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Sweden was a remarkably early adopted of the light machine gun, for a nation not involved in World War One. Looking over the designs that existed right after the war, Sweden opted to purchase 700 (technically, 703) commercial BAR automatic rifles from Colt (by way of FN). These were configured to Swedish request, with substantial pistol grips, mid-mounted bipods, and chambered for the 6.5x55mm Swedish cartridge. This initial purchase was followed by a license to produce the guns domestically at the Carl Gustafs Stads factory in 1923, and another approximately 7500 were made by 1935.
In 1937, the design was modified to allow for a quick-change barrel, designated the m/37. Another 15,400 of these were built by 1944, and many oft he earlier m/21 guns updated to the new configuration. These would serve as Sweden’s standard support weapons until replaced by the FN MAG in the late 1950s, and remaining in limited service until the 1980s.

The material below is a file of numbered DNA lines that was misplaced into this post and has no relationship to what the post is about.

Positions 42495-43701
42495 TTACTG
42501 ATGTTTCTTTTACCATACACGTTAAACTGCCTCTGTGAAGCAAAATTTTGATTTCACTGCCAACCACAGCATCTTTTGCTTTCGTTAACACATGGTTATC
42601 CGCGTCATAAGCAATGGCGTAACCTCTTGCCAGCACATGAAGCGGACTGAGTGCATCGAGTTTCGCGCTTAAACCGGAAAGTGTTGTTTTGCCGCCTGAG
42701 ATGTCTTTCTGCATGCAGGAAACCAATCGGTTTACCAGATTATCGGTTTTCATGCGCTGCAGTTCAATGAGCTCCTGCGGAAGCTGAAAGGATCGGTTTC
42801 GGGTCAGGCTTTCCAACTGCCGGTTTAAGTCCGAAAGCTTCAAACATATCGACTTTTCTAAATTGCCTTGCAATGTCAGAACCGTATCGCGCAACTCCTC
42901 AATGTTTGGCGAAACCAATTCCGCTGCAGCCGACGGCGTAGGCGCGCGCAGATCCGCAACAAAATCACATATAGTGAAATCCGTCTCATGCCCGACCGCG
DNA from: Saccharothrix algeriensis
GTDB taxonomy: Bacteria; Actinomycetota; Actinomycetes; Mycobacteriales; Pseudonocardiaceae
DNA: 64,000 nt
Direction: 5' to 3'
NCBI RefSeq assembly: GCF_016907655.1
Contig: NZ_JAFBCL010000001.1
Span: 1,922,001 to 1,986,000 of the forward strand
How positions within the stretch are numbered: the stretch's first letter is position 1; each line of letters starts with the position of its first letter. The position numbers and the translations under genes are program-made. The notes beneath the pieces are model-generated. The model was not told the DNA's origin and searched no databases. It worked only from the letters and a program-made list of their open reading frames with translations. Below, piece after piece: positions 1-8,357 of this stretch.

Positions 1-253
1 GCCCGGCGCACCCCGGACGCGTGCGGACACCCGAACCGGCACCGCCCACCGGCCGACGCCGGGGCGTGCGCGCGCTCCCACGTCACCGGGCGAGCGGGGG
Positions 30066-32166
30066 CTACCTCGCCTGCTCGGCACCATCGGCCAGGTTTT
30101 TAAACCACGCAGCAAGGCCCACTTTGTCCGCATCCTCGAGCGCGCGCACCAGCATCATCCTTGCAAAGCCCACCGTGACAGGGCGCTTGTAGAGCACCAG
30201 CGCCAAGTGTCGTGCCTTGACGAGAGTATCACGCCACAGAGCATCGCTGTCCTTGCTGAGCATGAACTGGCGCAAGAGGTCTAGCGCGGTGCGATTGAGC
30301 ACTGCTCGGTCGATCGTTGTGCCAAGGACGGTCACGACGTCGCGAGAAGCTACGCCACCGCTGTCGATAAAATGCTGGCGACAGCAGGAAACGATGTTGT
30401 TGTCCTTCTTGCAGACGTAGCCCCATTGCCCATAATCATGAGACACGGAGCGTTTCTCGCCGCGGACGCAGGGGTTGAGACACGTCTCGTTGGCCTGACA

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At Forgotten Weapons I think the most interesting guns out there are the most obscure ones. I try to search out experimental and prototype weapons and show you how they work, in addition to more conventional guns that you may not have heard of before. You’re much more likely to find a video on the Cei Rigotti or Webley-Fosbery here than an AR or Glock. So, do you want to learn about something new today? Then stick around!